Canada took over in the second. Logan Stankoven scored within the first minute. Brandt Clarke attacked the net and took a shot, creating a rebound. Josh Roy and Stankoven were around the net, and Roy fed Stankoven on the back door. Canada tied the game.
That’s when Thomas Milic began making massive save after massive save. Just when you thought the Americans had begun taking the momentum back, Adam Fantilli broke out of the offensive zone, sent a pass across the ice and then attacked the net front. Zach Dean sent a pass to Fantilli, who elevated from in tight and gave Canada the lead. Canada’s other 2023 NHL draft-eligible player was having himself a game.
The Americans would score soon after, as Jackson Blake buried a loose puck in tight, spinning and firing it into the cage. He was slightly in the crease, bumping Milic just enough to prevent him from making the save. Olen Zellweger did give him a bit of a shove, but Canada decided to challenge the goal anyways.
It was a good thing they did. The referees overturned the goal. The crowd went wild.
Canada began to push back, taking hold of the game, engaging physically, and pushing the American defenders around. Josh Roy would score before the period was up to give the Canadians a 4-2 lead.
The Americans came out in the third period with bellies full of fire, scoring 38 seconds into the frame. Rutger McGroarty poked the puck from under Milic’s pad and went wild in celebration.
But yet again, the Canadians would challenge, and yet again, the goal would be overturned. This one was more clear-cut. The Americans were fired up, though.
Shortly after the McGroarty non-goal, Milic had to deal with an American power play, and he was doing everything he could to prevent the U.S. from scoring. He faced nine shots in the first five minutes of the third and stood tall.
Then, the Canadians’ fourth line, led by Fantilli, was back on the ice for their first shift in quite some time. Their fresh legs were all over the Americans on the forecheck, turning the puck over and hunting it down in the offensive zone. After Fantilli got a pass from Owen Beck, he fired it on net. Augustine made a great save, but the rebound bounced out to Brandt Clarke in the slot. Clarke made no mistake, burying it to give Canada a three-goal lead with about 10 minutes to play.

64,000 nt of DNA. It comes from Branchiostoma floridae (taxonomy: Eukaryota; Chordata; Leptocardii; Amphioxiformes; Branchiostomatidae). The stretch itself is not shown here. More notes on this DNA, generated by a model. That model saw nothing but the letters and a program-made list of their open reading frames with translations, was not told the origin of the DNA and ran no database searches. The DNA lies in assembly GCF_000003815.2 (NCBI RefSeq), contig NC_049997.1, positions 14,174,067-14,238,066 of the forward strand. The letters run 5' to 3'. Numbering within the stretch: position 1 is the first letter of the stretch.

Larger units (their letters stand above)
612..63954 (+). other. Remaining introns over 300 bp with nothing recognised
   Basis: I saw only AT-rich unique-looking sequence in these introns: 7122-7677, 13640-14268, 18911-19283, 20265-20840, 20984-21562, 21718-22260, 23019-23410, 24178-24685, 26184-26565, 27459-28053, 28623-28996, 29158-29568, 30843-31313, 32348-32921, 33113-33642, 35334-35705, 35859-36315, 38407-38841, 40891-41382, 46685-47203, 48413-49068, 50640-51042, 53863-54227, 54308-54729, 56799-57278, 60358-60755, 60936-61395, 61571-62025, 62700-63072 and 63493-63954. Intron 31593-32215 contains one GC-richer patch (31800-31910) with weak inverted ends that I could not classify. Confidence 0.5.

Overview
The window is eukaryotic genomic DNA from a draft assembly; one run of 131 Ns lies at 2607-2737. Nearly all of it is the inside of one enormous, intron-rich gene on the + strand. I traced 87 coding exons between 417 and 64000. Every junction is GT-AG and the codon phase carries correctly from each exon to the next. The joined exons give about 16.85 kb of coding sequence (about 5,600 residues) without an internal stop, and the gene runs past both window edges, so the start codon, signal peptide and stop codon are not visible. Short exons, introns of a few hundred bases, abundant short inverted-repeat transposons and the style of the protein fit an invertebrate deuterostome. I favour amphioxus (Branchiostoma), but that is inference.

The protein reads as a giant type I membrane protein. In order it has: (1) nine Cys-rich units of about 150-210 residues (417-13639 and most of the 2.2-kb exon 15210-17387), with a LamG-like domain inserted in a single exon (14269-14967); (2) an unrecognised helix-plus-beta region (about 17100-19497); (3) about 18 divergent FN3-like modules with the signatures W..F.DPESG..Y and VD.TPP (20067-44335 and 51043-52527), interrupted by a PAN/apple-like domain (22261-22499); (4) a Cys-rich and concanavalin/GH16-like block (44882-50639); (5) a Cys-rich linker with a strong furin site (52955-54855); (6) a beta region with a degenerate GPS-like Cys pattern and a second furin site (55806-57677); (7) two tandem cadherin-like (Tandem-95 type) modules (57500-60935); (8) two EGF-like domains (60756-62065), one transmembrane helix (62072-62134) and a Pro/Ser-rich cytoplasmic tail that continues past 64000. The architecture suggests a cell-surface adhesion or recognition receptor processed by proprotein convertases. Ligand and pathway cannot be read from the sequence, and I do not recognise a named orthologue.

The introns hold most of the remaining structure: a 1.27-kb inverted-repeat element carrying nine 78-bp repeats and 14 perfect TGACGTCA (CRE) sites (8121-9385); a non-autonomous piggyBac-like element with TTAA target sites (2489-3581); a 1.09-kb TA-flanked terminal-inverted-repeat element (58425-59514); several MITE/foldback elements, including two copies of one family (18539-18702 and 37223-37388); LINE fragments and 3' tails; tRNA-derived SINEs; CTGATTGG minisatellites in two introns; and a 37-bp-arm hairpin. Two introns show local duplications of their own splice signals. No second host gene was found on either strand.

With a late penalty to the Canadians, the Americans pulled the goalie with about three minutes to go. Josh Roy stripped Luke Hughes of the puck and scored the empty-netter to seal the game.
Canada moves on to face Czechia in the final. USA suffers a tough loss and will play Sweden for the bronze.
1st Star: Thomas Milic, G, Canada
Even though he was playing well earlier in the tournament, Milic has been the second-best goalie in almost every game the Canadians have played. It’s not as if he’s cost the Canadians any games, but he hasn’t stolen a game until now.
Milic needed to stand out as the clear-cut best netminder in the game, as Trey Augustine had performed well to this point. The Americans were his best competition. The Canadian netminder made the easy saves, the acrobatic saves, the desperation saves and everything in between. Canada wouldn’t have won had it not been for Milic.
2nd Star: Jiri Kulich, LW, Czechia
The Czech squad needed someone to come up and be the hero as they looked to avenge their overtime loss to the same Swedes in the group stage. Kulich did that. Not only did Kulich score the overtime winner on an outstanding play driving the net, but he was among Czechia’s most impressive players throughout the world juniors. The Sabres prospect is tied for the team lead in scoring and is the big reason the top-seeded Czech squad is playing for the gold.
3rd Star: Josh Roy, LW, Canada
This tournament’s been the Connor Bedard show for much of it, but Roy and Stankoven have been riding shotgun throughout. Roy had an impressive game in the semifinal. He assisted on Canada’s first two goals, scored the insurance goal and an empty-netter to cap his four-point night. He was all over the ice, penalty-killing, playing hard in all three zones and being rewarded on the scoresheet. Had Milic not stood on his head, Roy would have been the easy choice as Canada’s hero.